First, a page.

Easter joy is about new life and victory over sin and death. But to arrive at Easter joy, we contemplate on the primal question of faith; who is Jesus? When we approach Jesus with an openness of heart and humility, He reveals Himself. This Sunday, we hear of religious leaders who contend with this question of who Jesus is, but with closed hearts.
The tension between Jesus and the religious leaders reached a new height when Jesus healed a man born blind on the sabbath day. Who is Jesus? Healing a man born blind, they argued, means Jesus is either divine, acting in the power of God or he is a sinner possessed by evil spirits. The blind man saw the illogic of the second possibility. Healing, and bringing wholeness are God’s divine acts of love and mercy. Instead of rejoicing that the formerly blind man was liberated from his disability, the religious leaders excommunicated him from temple worship and fellowship, based on the “illegality” of performing a miracle on the sabbath day.
In this Sunday’s gospel (John 10:22-30) the tension remains. Jesus enters the temple at the time of the Feast of Dedication, known as Hanukkah or the Festival of lights. Yet with darkened eyes, the religious leaders gather around Jesus. They demand, “If you are the Messiah, tell us plainly.” Jesus replies, “I have told you, and you do not believe.” Belief in Jesus goes beyond external facts. Belief begins by taking the risk of looking beyond the certainty of the physical world and discerning the powerful movement of God’s Spirit. Jesus, therefore, invites the religious leaders to contemplate on the works He does in the Father’s name, to understand His identity.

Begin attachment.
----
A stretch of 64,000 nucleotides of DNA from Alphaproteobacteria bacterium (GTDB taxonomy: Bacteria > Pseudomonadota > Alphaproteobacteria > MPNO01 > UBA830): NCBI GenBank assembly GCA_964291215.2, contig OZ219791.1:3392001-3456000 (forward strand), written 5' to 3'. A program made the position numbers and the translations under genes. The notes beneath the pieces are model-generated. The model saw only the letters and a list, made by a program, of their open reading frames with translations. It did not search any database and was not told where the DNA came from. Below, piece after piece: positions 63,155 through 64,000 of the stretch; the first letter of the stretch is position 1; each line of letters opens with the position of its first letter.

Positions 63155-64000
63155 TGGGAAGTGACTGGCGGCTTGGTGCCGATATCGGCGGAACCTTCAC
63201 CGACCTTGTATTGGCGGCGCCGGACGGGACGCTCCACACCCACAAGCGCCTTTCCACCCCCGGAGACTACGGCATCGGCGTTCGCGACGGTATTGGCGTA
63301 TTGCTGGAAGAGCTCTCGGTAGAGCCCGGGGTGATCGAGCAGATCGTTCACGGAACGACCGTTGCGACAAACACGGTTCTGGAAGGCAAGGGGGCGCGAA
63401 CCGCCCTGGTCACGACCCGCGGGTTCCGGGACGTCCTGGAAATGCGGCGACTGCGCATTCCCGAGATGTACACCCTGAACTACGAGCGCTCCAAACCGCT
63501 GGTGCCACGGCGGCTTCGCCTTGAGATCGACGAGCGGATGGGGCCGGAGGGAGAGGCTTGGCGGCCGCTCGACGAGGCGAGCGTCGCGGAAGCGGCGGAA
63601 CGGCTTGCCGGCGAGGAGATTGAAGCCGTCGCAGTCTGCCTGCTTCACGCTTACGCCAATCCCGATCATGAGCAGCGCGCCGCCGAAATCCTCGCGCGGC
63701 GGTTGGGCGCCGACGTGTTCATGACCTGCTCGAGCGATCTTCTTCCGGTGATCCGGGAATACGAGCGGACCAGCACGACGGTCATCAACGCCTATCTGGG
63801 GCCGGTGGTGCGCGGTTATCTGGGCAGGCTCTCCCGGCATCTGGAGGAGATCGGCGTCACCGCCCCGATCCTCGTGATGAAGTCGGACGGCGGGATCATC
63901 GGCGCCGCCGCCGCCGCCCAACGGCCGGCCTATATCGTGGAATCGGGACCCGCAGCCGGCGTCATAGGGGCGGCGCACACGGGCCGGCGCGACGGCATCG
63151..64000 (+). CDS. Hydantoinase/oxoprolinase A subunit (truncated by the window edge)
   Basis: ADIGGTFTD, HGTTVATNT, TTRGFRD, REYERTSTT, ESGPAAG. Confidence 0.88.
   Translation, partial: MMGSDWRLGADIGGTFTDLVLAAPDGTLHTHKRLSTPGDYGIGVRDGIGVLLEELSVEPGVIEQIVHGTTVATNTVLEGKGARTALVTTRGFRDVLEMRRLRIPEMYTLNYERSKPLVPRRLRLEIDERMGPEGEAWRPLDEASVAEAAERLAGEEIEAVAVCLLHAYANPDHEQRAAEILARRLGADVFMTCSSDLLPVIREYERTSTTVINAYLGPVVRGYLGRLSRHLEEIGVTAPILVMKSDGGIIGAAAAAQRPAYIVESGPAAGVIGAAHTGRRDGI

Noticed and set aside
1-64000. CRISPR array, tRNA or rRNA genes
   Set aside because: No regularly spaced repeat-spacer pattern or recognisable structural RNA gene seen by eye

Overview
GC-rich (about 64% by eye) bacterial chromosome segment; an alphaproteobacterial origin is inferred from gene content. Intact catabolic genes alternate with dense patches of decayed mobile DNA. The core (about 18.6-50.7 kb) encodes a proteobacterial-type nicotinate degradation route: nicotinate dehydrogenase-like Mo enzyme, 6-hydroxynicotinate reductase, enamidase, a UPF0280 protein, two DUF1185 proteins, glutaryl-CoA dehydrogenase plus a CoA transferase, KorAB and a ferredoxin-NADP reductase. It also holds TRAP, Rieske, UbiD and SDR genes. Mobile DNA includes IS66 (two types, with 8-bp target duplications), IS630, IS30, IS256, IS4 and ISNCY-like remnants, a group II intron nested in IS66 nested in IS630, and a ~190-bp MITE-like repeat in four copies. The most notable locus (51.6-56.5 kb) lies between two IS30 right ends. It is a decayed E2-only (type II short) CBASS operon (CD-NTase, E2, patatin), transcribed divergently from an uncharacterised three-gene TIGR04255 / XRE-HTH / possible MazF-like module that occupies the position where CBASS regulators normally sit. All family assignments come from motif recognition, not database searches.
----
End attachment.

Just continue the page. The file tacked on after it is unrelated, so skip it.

But the religious leaders, concerned for their own positional authority, could not recognize Jesus’ divinity. It is the humble, the weak, and the open-minded who discern Jesus’ identity and presence. Jesus uses the imagery of devoted shepherds who tenderly lead, protect and feed dependent sheep, to describe who He is and His relationship with believers. Jesus is the Good Shepherd who commits Himself to the unfailing promise of never leaving His sheep. He will always protect, nurture and guide them. When the pleasures of the world entice the sheep, the Good Shepherd who is supreme wisdom, assures His sheep of eternal protection even then, “no one will snatch them out of my hand.” Jesus, the Good Shepherd so loves the sheep that He gave His very life for His sheep’s salvation, then by His resurrection, He invites His sheep into new life; a re-birth into a loving relationship of spiritual intimacy, leading to the fullness of eternal life with the Father. His sheep are you and I, believers who hear and recognize His voice and zealously follow Him.
Prayer: Jesus, we have come to believe that you are the Good Shepherd, the Savior of our souls. Yet we confess that our faith sometimes waivers. We thank you for redeeming us and leading us into your eternal fold. Teach us how to recognize your voice more fully in the Sacred Scriptures, in the words of fellow believers, and in the Sacrament of Holy Communion. Then use us as humble earthly shepherds to guide others towards your supreme, joyful vision of one flock under the dominion of our One Good Shepherd, Jesus Christ. Amen